Parton: They clam up because I won’t shut up.

Modern awards shows are always looking for a moment to get audiences talking on social media. Will there be one on the ACMs?
Parton: I’m doing my first rock ’n’ roll song, “World on Fire,” which has a great message — that’ll hopefully be my moment. But we’re gonna just let it flow. What my heart says do, I do it.

Garth, you famously explored rock music in the late ’90s as your alter ego Chris Gaines. What drew each of you to the genre?
Brooks: I think it’s just showing the versatility. Waylon [Jennings] said, “I sing country music, which means I can sing anything.” I was lucky enough to grow up in the ’70s, which was maybe the greatest era ever for rock. Lot of influences there.

Parton: That was a great album, by the way.

Brooks: There’s nothing better than when somebody comes up and goes, “Hey, man, I love what you do, but the Gaines album is my favorite thing.”

Parton: I’m not one to let timing go by, so when I was gonna be inducted into the Rock & Roll Hall of Fame, I thought, Well, I’m like my daddy — you give me something, I’m gonna earn it.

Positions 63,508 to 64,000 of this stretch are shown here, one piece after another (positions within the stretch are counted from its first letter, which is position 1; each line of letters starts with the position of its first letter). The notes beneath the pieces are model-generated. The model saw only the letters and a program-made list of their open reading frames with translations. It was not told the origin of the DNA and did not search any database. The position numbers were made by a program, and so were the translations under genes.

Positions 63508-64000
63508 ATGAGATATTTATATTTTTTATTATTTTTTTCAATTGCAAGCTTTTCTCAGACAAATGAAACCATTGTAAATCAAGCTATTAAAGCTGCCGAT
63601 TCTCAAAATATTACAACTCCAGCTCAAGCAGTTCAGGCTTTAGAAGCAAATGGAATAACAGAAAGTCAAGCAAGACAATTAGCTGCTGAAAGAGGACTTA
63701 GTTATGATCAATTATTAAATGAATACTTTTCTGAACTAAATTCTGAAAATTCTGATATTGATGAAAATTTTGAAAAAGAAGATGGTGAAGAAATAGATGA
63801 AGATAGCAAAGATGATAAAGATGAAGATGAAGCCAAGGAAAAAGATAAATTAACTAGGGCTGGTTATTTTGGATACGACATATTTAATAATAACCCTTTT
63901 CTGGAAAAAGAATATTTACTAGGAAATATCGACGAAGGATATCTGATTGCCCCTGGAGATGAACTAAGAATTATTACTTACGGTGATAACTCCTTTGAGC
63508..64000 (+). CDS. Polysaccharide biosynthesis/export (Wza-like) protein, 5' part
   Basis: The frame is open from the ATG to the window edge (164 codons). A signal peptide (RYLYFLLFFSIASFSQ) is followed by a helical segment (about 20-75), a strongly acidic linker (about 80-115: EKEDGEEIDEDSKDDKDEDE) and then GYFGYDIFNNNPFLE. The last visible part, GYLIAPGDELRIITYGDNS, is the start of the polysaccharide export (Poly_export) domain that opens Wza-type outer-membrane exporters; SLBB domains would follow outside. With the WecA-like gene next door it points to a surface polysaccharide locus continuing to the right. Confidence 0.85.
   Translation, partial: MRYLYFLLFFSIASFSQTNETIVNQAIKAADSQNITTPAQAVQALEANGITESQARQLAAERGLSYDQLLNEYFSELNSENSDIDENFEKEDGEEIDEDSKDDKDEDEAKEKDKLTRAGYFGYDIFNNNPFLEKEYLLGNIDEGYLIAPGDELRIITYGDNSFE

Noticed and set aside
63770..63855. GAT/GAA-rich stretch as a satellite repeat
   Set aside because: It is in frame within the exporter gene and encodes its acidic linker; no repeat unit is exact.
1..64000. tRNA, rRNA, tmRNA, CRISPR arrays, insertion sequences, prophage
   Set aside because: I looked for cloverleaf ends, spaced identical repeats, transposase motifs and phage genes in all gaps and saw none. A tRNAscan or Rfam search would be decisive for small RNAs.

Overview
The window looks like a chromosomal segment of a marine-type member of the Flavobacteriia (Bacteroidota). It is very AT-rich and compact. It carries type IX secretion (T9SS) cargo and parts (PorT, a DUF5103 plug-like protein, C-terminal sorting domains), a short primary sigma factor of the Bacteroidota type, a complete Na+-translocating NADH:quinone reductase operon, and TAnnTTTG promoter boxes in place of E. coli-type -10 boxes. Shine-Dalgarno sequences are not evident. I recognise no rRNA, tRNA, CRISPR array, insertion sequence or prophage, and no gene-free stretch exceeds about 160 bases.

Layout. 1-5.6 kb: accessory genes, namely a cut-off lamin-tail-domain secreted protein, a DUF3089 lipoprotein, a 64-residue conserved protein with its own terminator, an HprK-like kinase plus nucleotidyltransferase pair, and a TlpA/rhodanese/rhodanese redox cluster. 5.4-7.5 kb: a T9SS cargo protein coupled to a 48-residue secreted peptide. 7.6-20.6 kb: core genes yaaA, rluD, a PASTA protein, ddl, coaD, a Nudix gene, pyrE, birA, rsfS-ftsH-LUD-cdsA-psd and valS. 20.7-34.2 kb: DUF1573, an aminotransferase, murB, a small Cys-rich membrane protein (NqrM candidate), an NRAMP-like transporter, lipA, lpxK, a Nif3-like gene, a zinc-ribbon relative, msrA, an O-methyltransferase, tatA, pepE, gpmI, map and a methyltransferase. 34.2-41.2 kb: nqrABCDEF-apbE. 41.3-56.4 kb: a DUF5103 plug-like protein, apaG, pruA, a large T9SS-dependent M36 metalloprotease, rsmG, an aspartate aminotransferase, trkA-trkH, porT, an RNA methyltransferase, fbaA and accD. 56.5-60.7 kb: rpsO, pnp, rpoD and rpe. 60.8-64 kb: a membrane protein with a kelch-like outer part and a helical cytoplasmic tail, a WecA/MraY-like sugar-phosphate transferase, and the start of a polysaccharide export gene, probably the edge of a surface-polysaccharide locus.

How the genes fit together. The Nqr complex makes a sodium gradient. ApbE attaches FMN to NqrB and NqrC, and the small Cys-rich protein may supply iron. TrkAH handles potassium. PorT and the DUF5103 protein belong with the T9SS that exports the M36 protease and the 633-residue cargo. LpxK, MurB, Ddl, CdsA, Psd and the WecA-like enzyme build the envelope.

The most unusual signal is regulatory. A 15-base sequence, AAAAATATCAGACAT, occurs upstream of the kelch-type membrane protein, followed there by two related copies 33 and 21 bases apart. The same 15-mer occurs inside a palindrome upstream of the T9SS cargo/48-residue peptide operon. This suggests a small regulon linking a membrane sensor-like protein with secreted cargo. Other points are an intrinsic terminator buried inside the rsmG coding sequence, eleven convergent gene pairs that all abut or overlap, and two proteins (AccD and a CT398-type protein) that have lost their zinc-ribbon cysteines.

You made headlines by initially telling the Rock Hall that you felt you didn’t deserve to be inducted.
Parton: I honestly didn’t — it wasn’t to be controversial. I just thought that there are many people working out there every day [in rock music], and they don’t get nominated. I didn’t want to take any votes from anybody spending their life doing that. But they put me in anyway. I’d often thought about doing a rock album. My husband’s a rock ’n’ roll freak — that’s his music, the harder the better.

You corralled some impressive guests.
Parton: I have Ringo Starr and Paul McCartney both on “Let It Be” — the last of the Beatles. I had Steven Tyler sing with me on a song, and Steve Perry and I did “Open Arms.” And of course Elton John — we did “Don’t Let the Sun Go Down on Me.” We have a lot of girl power on it too: Joan Jett. Stevie Nicks. Pink and Brandi Carlile singing “(I Can’t Get No) Satisfaction.” We did 30 songs. I don’t plan to ever do it again, and I want to leave that for my legacy.

Dolly, you released a string of classic albums in the early ’70s; Garth, you did the same in the early ’90s. When you’re in the middle of a hot streak like that, does it feel like you can’t miss?
Parton: No, you worry each time and you think, How am I gonna beat that? You never take anything for granted in this business.